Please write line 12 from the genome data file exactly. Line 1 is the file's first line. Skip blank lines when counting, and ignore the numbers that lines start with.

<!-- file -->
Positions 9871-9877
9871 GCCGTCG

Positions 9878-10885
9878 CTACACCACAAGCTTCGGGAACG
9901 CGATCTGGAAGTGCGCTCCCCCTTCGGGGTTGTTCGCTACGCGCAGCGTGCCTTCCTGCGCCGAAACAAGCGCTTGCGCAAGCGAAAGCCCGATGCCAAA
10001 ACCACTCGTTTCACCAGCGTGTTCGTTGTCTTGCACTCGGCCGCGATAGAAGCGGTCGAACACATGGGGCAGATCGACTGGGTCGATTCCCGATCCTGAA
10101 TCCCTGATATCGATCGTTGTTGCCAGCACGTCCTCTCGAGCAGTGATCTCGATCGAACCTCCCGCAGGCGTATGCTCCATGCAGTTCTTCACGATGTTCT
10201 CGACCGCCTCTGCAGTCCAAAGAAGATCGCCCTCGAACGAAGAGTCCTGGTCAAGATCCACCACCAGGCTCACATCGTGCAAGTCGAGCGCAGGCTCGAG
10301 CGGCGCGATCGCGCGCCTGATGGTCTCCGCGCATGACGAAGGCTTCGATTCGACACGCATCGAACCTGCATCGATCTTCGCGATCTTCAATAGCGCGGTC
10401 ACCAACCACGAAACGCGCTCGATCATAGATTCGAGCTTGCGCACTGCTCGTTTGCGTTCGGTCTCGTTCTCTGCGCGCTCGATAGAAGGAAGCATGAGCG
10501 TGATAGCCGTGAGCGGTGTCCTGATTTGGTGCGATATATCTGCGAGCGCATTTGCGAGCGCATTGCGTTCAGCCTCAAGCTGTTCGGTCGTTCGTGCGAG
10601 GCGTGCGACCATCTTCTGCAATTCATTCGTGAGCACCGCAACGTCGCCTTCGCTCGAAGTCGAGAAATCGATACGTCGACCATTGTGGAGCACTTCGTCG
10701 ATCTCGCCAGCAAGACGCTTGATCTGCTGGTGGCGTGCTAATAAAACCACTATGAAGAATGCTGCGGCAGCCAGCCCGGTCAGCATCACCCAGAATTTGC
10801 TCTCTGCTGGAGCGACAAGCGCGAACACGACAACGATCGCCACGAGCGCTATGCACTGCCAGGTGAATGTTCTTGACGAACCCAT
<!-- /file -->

10601 GCGTGCGACCATCTTCTGCAATTCATTCGTGAGCACCGCAACGTCGCCTTCGCTCGAAGTCGAGAAATCGATACGTCGACCATTGTGGAGCACTTCGTCG